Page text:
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More than 2,300 miles long, draining 31 US states, passing through 10 of them and the cities of St Louis, Memphis and New Orleans, and intrinsically linked to the history of race and civil rights and the story of Blues music, the Mississippi is America’s greatest river. A river cruise – slow, serene, thoughtful – is a supreme way to experience this iconic waterway, and it affords plenty of time to absorb the rich culture and creative arts scenes as well as the landscapes along the banks.
The mighty Mississippi has been a source of inspiration across many art forms and genres; here are seven top reads for downtime on deck or in your cabin.
Adventures of Huckleberry Finn by Mark Twain
This controversial classic is more readable than you might expect and its tales of the riverbank are never less than colourful. Skipping around several states, it uses the river as a source and symbol of escape and adventure, and also as nature’s way out of social injustice. “The river looked miles and miles across," Twain writes. “The moon was so bright I could a counted the drift logs that went a-slipping along, black and still, hundreds of yards out from shore. Everything was dead quiet, and it looked late, and smelt late.”
The Sound and the Fury by William Faulkner
Faulkner’s fourth novel, set in Jefferson, Mississippi, was not successful when first published in 1929, owing to its experimental style and interwoven plot lines – the stream-of-consciousness opening, narrated by the mentally afflicted Benjamin 'Benjy' Compson, reflects the wandering way his mind works.
Persevere though, as The Sound and the Fury captures life in the US at a time of great flux and explores themes that make it a seminal read for American literature students – including race, faith, the Southern aristocracy, gender and the collective memory of the American Civil War.
Faulkner’s language is often meanderingly poetic. Is he perhaps riffing on Twain when he writes: “I could smell the curves of the river beyond the dusk and I saw the last light supine and tranquil upon tideflats like pieces of broken mirror, then beyond them lights began in the pale clear air, trembling a little like butterflies hovering a long way off”?
Old Glory by Jonathan Raban
In 1979, Jonathan Raban journeyed down the Mississippi from Minneapolis to New Orleans in a specially equipped 16-foot motorboat. “The book and the journey would be all of a piece,” he writes. “The plot would be written by the current of the river itself. It would carry one into long deep pools of solitude, and into brushes with society on the shore.” Doing it alone, he has plenty of time and peace to reflect on his childhood fascination with the great river, but also mingles engagingly with those who live on its banks – even having a couple of dates with women en route.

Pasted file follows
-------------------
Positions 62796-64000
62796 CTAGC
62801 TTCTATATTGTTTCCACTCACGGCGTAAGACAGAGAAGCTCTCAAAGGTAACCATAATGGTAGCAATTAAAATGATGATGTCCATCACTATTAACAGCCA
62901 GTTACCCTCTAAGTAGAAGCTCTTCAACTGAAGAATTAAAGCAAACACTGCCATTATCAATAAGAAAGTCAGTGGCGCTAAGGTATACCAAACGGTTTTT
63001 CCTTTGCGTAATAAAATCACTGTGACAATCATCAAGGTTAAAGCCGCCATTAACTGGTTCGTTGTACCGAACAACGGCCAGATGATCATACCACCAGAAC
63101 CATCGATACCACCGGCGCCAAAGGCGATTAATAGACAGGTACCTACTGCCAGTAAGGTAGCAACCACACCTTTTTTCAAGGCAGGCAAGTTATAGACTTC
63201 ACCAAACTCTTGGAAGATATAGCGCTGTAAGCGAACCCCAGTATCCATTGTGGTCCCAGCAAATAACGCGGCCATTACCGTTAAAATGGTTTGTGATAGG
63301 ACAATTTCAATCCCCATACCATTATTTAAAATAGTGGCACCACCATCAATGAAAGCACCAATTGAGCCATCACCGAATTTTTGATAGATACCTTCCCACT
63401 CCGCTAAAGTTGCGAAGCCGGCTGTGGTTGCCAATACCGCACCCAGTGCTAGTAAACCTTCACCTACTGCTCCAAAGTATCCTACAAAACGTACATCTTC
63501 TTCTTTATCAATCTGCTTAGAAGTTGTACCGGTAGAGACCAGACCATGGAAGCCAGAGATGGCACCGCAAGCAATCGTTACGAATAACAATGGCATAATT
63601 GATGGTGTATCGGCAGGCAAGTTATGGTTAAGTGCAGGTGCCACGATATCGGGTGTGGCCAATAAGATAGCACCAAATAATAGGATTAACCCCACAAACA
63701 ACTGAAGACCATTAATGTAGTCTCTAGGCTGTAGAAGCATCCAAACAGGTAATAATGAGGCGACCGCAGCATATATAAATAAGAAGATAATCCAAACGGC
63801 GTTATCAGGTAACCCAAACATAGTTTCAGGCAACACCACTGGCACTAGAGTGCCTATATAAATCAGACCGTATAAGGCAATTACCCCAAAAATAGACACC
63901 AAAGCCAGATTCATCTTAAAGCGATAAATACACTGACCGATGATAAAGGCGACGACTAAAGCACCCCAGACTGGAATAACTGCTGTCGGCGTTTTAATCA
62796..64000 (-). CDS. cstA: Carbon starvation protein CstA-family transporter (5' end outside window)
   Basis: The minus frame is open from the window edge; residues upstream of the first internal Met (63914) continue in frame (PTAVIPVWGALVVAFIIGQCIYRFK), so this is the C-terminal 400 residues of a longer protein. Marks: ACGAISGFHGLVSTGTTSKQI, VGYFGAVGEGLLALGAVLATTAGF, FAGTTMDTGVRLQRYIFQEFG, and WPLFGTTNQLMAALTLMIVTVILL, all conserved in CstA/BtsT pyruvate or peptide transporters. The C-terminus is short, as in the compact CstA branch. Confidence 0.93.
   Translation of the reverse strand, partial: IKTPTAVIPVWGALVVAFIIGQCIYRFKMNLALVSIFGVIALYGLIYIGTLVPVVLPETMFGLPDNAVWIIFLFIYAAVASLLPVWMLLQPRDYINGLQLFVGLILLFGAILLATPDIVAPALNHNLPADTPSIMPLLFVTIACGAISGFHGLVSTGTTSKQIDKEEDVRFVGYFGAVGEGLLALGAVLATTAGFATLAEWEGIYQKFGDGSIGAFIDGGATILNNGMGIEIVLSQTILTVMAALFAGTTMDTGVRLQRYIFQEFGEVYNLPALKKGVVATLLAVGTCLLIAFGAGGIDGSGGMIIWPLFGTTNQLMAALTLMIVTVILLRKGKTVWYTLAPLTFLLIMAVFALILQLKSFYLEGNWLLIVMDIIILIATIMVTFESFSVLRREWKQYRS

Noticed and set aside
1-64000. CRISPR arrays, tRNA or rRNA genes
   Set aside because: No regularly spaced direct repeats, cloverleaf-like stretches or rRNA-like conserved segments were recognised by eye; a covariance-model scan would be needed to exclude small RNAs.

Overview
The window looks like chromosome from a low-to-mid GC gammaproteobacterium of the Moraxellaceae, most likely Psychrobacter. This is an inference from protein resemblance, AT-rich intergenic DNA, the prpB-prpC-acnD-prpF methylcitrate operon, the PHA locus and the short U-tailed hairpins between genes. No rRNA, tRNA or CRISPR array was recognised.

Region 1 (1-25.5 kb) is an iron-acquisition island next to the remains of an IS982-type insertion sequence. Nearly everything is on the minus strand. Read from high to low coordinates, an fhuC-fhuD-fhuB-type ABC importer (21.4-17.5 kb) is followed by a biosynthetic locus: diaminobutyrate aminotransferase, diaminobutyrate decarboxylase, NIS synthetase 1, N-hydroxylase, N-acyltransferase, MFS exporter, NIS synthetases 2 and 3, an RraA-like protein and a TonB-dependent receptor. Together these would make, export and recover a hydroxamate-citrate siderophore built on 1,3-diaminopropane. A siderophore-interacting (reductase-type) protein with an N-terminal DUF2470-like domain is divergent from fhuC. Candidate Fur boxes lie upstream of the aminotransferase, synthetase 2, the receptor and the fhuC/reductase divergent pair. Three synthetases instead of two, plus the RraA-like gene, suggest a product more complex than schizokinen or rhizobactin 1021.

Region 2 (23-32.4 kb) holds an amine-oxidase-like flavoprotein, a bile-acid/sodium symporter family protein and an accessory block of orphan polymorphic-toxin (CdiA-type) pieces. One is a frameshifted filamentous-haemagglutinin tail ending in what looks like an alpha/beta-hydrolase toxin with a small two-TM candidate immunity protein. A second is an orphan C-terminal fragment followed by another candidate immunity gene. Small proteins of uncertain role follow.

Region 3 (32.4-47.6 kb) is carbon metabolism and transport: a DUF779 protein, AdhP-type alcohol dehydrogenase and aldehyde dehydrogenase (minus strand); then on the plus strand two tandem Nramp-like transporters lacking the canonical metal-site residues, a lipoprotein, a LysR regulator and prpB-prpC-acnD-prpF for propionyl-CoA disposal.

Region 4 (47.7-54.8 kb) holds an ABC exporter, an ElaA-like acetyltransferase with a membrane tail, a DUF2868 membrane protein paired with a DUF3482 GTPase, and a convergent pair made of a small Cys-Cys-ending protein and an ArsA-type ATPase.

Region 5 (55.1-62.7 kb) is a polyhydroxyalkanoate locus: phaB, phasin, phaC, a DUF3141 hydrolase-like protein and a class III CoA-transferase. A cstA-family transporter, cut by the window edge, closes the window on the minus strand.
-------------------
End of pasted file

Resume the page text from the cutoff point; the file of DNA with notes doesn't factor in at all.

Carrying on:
A former academic, Raban melds the literary with the laconic like very few travel writers. Old Glory won both the Royal Society of Literature's Heinemann Award and the Thomas Cook Travel Book Award.
Tin Roof Blowdown by James Lee Burke
The N’Orleans novels of James Lee Burke bring the Delta story right up to date. Tin Roof Blowdown, published in 2007, features two main characters: one is Burke’s regular hard-boiled anti-hero, detective Dave Robicheaux, who is on finest form as he roams city and hinterland. The other is Hurricane Katrina, which has swept in over the Gulf of Mexico and left in its destructive wake a society on the brink of collapse. Summoned to investigate the shooting of two black looters, Robicheaux takes the lid – or tin roof – off a nest of local vipers, some of whom happen to belong to the highest echelons of Louisiana’s political class. Fast-paced, coolly delivered and dark in places, this is a great one for the sun-lounger.
A Time to Kill by John Grisham
Set in the fictional town of Clanton, Mississippi in the 1980s, when racism was causing strife across the States, this mega-selling page-turner of a legal thriller name checks all the classic contemporary villains, from bent judges to the Klan to the media circus that descends on the community to report – and misconstrue – the events and facts. Young lawyer Jake Brigance is our only hope. The 1996 film, starring Sandra Bullock and Samuel L Jackson, is an option if you prefer your dramas on the small screen.
Delta Blues by Ted Gioia
Subtitled “The Life and Times of the Mississippi Masters Who Revolutionized American Music” this 2012 volume steers music fans through the storied history of Southern music, from antebellum work songs and the pioneering, prisoners and outcasts who were there at the origins to the likes of Muddy Waters, Robert Johnson and John Lee Hooker.
If you’re cruising with your headphones on, even part of the time, this is a very useful, meticulously researched book. Load up your MP3 player with one of the Rough Guide Blues compilations and Dylan’s Highway 61 Revisited for a soundtrack to your voyage.
Fevre Dream by George RR Martin
Before he became Lord of the Thrones, Martin wrote numerous novels, novellas and short stories in the fantasy and sci-fi genres. Fevre Xream (1982) is a vampire novel set in antebellum Mississippi; the oddly spelled title is taken from the name of a paddle steamer used by vampire hunters who – guess what – seem never to come out of their cabins during daylight. This is not a derivative Stoker-esque yarn but a full-on fantasy story about alchemy, “bloodmasters” and curing the “red thirst”. All in all, fang-ful fun and ideal as a late-night cabin bedfellow on those stormy nights.